In the mid-20th century, capitalism integrated several productive systems and created agribusiness as a hegemonic model of development (Davis & Goldberg, 1957). Controlling the agricultural, livestock, industrial, commercial, financial, and technological systems, agribusiness is a complex of systems organized in a network that involves companies from all sectors of the economy, political parties, and governments. With this structure, the capitalist corporations began to control seeds and technologies, in addition to land, labor, and production. Thus the participation of the peasantry in the agribusiness development model is always marginal and subordinated to the interests of corporations. The use of wage labor is predominant, although it is decreasing because of the intensification of mechanization and robotization.

It is not enough for capitalism to control the complex of systems if it does not have easy access to land. This is not a problem for corporations, because the colonial heritage left a highly concentrated landfill structure of traditional families that control large land properties known as landowners (Chonchol, 1994) and who live on renting land to corporations. Although large landowners and corporations have control over land, peasants have also defended and maintained their estates and carried out new land occupations. The Colombian, Ecuadorian, Peruvian, Bolivian, Chilean, Brazilian, Argentinean, and Mexican peasants are examples of those with the most significant relative participation in the control of agricultural land (Fernandes, 2014). The lands of peasants and large landowners are permanently contested by national and multinational corporations for the expansion of the production of commodities for export.

For large landowners who are not farmers, leasing land for agribusiness is an excellent business. Large farmers produce commodities, such as soybeans, sugarcane, and corn, according to corporate technology packages; they are known as suppliers. It is important to remember that these farmers are part of the agricultural system of agribusiness. This system also includes family farmers or peasants who participate in the production of commodities such as bananas, oranges, tomatoes, potatoes, onions, lettuce, cucumbers, peppers, and other crops. However, they are at a disadvantage: they cannot compete with the big producers because they do not have the know-how of the technology packages because of the scale of production.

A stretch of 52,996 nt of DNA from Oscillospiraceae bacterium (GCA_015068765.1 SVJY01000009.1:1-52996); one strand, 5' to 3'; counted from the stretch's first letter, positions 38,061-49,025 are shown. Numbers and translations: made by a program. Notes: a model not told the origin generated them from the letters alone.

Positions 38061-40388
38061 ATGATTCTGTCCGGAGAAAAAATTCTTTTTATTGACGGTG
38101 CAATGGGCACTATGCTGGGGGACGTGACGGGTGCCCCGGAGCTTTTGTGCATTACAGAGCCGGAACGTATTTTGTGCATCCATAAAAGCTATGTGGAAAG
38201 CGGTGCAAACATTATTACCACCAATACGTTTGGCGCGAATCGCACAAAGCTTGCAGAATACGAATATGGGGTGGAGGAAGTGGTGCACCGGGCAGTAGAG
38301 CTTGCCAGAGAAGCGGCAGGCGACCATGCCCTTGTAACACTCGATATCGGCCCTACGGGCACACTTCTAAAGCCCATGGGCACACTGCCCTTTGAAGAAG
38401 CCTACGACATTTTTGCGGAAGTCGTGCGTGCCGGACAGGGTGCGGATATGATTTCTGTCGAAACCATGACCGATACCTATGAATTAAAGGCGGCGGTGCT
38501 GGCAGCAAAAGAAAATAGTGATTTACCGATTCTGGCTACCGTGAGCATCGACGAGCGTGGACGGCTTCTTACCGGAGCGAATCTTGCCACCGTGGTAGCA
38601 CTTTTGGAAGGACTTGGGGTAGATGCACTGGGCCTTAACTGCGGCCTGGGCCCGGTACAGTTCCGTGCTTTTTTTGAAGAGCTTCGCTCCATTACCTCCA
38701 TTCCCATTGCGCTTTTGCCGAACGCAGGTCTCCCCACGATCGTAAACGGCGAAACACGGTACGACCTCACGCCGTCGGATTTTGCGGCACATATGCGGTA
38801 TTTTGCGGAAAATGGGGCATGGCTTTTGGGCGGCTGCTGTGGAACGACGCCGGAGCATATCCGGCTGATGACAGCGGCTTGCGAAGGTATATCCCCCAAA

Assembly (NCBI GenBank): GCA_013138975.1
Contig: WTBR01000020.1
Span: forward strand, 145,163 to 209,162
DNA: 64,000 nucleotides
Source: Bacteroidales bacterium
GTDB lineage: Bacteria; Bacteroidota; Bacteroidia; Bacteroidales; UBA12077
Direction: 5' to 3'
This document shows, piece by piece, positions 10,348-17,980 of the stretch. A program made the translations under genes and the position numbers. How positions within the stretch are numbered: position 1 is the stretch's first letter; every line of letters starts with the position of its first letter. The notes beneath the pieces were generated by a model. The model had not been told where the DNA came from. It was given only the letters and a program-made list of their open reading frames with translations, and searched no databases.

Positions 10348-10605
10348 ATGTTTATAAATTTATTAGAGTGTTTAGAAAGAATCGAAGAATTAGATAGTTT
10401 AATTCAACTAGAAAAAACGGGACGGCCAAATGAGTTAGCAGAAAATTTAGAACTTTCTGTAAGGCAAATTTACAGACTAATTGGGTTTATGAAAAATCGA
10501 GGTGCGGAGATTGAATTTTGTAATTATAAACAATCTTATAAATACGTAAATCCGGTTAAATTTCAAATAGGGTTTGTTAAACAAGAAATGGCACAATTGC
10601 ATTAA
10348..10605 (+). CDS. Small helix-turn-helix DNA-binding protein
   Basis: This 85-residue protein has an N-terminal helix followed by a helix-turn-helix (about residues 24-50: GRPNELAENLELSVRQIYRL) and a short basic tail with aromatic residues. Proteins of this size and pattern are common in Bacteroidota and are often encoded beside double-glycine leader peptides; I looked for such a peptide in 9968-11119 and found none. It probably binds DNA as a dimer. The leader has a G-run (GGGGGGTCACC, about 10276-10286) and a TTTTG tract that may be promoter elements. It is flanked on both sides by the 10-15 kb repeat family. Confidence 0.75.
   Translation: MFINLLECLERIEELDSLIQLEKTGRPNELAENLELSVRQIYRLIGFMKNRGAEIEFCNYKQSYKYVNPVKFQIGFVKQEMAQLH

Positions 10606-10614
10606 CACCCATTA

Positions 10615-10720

The modernization of agriculture in capitalism is paradoxical because it uses old social relations that have already been banished from history. For example, in Brazil, modernization did not prevent large landowners and corporations from using forced labor (Théry, Mello, Hato, & Girardi, 2012). Many workers are regimented by companies and large landowners to work on farms far from the places they live. The cost of displacement produces an unpayable debt, and workers are forbidden to leave the property and therefore sleep in unhealthy places, characterizing what has become known as “modern slave labor.”

The Neoliberal Agrarian Question

At the beginning of the 21st century, the advance of neoliberalism created new elements in the agrarian question. The financialization of agriculture promoted a new wave of land purchase, known as land grabbing. These investments were aimed at gradually changing the energy matrix from fossil fuels to biofuel that triggered a major food crisis in 2008. This is a recent process of land concentration by buying or leasing vast tracts of land in low-income and middle-income countries through megaprojects.

This process creates enclaves of commodity production in several countries, affecting the environment and expropriating communities of peasants. The advance of neoliberal policies has expanded the participation of financial capital represented by pension funds, sovereign funds, and private funds, which invest in corporations to produce flex commodities (fuel and food), through the acquisition of vast tracts of land and controlling portions of the territories of the Latin American countries. The financialization of agriculture has brought investment from other countries besides the United States and Europe to the financialization of Latin American agriculture, especially Brazil, including China, India, Saudi Arabia, and others (Girardi, 2017; Rincón & Fernandes, 2018). There are also “trans-Latin” corporations with Brazilian and Argentine capital that have acquired land in Paraguay, Brazil, Argentina, and Bolivia.

The extraction of natural resources for the production of commodities through territorial control and expropriation of peasant populations are strategies of the hegemonic model of agribusiness that in Latin America is predominantly agroextractivist. This means that it is based on the extraction of natural resources in a country and industrialization in another country; for example, the coffee produced in Brazil and Colombia is industrialized in Germany, which sells coffee capsules to several countries in the world. Agroextractivism is a producer and product of neocolonialism based on the economy of dependence and inequality (Petras & Veltmeyer, 2015).